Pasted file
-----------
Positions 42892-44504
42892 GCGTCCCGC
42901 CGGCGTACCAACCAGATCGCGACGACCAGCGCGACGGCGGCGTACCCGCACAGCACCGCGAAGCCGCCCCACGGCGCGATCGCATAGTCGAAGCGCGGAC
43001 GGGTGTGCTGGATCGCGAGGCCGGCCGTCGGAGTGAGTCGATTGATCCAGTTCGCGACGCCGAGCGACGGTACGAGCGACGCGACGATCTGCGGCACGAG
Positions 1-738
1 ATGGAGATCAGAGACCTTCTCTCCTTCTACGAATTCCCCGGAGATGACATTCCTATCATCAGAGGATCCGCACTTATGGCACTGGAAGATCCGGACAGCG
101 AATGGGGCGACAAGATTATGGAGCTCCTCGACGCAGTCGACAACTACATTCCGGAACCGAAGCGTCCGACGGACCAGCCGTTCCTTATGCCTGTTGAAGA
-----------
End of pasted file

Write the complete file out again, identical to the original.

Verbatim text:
Positions 42892-44504
42892 GCGTCCCGC
42901 CGGCGTACCAACCAGATCGCGACGACCAGCGCGACGGCGGCGTACCCGCACAGCACCGCGAAGCCGCCCCACGGCGCGATCGCATAGTCGAAGCGCGGAC
43001 GGGTGTGCTGGATCGCGAGGCCGGCCGTCGGAGTGAGTCGATTGATCCAGTTCGCGACGCCGAGCGACGGTACGAGCGACGCGACGATCTGCGGCACGAG
Positions 1-738
1 ATGGAGATCAGAGACCTTCTCTCCTTCTACGAATTCCCCGGAGATGACATTCCTATCATCAGAGGATCCGCACTTATGGCACTGGAAGATCCGGACAGCG
101 AATGGGGCGACAAGATTATGGAGCTCCTCGACGCAGTCGACAACTACATTCCGGAACCGAAGCGTCCGACGGACCAGCCGTTCCTTATGCCTGTTGAAGA